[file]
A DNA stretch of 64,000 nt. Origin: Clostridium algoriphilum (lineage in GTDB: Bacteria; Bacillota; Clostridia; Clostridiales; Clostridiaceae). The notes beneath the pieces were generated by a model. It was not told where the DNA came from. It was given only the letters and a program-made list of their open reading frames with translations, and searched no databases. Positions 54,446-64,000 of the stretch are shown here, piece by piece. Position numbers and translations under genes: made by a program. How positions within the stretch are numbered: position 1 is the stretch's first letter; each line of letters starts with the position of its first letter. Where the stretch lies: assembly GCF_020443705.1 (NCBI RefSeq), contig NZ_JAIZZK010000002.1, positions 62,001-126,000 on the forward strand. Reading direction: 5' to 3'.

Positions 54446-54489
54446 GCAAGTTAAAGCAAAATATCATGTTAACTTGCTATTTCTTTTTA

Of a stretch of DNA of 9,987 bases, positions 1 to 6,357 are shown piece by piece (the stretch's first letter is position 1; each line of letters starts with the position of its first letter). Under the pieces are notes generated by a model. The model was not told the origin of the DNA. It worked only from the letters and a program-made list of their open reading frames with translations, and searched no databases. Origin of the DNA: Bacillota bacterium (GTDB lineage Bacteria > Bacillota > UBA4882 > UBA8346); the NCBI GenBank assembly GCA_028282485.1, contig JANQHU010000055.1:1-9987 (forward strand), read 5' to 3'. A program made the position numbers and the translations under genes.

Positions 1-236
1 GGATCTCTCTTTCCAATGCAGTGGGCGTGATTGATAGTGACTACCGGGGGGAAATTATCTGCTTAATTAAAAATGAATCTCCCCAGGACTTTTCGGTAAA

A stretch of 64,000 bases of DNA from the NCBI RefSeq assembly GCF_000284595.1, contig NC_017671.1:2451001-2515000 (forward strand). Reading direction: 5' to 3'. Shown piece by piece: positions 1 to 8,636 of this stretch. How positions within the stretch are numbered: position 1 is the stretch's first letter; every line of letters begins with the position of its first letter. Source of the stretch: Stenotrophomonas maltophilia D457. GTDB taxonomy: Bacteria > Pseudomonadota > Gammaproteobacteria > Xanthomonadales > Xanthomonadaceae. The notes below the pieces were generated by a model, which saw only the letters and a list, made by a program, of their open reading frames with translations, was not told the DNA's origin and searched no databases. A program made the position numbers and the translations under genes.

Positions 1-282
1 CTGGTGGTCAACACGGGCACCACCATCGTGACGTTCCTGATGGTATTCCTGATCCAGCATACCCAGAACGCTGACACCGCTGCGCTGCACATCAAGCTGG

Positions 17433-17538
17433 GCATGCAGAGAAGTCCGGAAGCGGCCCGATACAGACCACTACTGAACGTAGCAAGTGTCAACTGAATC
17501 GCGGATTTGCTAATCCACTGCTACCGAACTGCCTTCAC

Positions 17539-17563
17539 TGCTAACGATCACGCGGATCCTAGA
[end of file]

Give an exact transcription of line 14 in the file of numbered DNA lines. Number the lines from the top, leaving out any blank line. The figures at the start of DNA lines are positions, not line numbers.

17539 TGCTAACGATCACGCGGATCCTAGA